“…um…”

The Avalanche’s core pieces as of 2016 are forwards Nathan MacKinnon, Matt Duchene and Gabriel Landeskog, defensemen Erik Johnson and Tyson Barrie, and goaltender Semyon Varlamov. You could also make the case Carl Soderberg, Mikhail Grigorenko and Nikita Zadorov are also part of  the team’s core. But more or less, the team’s core is MacKinnon, Duchene, Landeskog, Johnson, Barrie and Varlamov.

So let’s look at the Avalanche’s core – their best players… their top players.

The Avalanche, under Sakic’s regime, signed all of those players to long term extensions and for good money. During the 2013 off-season, the first off-season with Sakic leading the charge, the Avs signed Matt Duchene to a 5 year, $30 million contract extension and Gabriel Landeskog to a 7 year, $39 million contract extension. Duchene has an annual cap hit of $6 million while Landeskog’s cap hit is roughly $5.571 million.

In January 2014, the Avs signed goaltender Semyon Varlamov to a 5 year, $29.5 million contract extension, an annual cap hit of $5.9 million per.

In September 2015, before the start of the 2015-16 campaign, the Avs signed Erik Johnson to a 7 year, $42 million contract extension, an annual cap hit of $6 million per.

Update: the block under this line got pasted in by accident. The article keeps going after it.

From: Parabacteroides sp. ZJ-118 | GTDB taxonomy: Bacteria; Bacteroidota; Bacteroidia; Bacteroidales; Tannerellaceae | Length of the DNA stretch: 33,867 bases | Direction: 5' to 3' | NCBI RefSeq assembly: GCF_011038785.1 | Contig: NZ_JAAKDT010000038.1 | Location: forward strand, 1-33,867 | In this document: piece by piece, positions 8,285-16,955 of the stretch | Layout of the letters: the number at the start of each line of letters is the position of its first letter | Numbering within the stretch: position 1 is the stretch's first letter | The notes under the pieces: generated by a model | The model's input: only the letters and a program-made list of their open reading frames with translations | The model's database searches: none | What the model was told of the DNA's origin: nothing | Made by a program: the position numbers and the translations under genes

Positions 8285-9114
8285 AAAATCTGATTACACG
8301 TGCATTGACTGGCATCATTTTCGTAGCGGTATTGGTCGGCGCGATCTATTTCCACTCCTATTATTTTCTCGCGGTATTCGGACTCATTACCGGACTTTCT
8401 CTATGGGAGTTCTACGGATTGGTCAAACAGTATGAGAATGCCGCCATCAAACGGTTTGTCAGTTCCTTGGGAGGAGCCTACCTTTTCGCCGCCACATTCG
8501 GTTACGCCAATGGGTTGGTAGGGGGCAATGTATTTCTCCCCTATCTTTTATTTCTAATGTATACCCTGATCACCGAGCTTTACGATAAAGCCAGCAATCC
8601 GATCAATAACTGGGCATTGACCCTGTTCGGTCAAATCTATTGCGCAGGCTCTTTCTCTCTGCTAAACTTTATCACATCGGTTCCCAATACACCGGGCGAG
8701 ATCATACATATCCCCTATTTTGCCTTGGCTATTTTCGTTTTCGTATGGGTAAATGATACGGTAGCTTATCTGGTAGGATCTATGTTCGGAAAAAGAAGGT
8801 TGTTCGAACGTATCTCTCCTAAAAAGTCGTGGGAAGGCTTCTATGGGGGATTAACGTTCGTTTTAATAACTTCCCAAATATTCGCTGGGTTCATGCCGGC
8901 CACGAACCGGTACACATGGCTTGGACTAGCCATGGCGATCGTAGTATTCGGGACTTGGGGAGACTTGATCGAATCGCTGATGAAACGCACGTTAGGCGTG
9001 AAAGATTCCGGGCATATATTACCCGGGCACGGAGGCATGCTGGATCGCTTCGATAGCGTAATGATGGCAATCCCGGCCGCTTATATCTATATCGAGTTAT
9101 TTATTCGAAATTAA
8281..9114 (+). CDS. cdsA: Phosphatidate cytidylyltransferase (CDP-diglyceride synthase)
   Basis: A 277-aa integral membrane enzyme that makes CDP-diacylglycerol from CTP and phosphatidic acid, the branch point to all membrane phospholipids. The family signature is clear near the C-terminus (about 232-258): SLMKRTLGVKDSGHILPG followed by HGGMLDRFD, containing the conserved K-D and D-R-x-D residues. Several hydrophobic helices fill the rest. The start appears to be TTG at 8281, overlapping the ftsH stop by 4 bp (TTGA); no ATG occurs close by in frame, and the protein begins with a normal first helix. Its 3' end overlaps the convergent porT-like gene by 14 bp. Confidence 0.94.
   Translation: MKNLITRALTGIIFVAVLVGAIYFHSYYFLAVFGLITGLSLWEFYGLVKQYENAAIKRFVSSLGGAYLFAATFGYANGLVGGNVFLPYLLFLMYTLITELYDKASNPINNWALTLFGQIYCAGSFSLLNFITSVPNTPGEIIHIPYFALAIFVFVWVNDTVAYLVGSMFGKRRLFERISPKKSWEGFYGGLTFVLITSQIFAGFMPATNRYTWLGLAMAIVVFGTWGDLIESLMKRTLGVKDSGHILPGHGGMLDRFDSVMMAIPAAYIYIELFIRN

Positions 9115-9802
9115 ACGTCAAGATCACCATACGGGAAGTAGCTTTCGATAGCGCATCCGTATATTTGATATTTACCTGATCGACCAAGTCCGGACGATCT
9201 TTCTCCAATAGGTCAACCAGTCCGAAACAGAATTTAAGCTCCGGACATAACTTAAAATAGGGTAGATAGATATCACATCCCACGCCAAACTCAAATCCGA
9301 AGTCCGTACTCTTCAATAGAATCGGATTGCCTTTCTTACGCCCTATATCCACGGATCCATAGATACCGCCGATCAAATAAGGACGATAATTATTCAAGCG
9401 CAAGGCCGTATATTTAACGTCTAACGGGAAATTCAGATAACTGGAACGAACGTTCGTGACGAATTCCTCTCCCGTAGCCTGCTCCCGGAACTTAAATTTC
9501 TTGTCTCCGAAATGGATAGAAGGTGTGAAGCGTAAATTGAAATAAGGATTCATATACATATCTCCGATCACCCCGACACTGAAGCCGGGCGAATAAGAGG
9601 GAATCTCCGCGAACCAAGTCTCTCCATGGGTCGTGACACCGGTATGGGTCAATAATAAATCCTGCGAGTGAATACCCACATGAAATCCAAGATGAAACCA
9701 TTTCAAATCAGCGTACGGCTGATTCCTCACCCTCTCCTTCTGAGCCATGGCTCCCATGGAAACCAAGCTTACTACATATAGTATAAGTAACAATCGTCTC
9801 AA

Then in the summer of 2016, the Avalanche signed former 1st overall pick Nathan MacKinnon to a 7 year, $44.1 million contract extension, a cap hit of $6.3 million per. A few weeks later, the Avs re-signed Tyson Barrie to a 4 year, $22 million contract that carries an annual cap hit of $5.5 million per.

So this “Avs can’t sign their top players” is malarkey. Yes, this couldn’t sign Ryan O’Reilly. But is that a reflection of the team’s inability to sign top players or it the player itself? It would suggest the latter. Everyone else didn’t have a problem signing on the dotted line except Ryan O’Reilly. The Avs wanted him but his salary demands prompted and forced the Avs to trade him.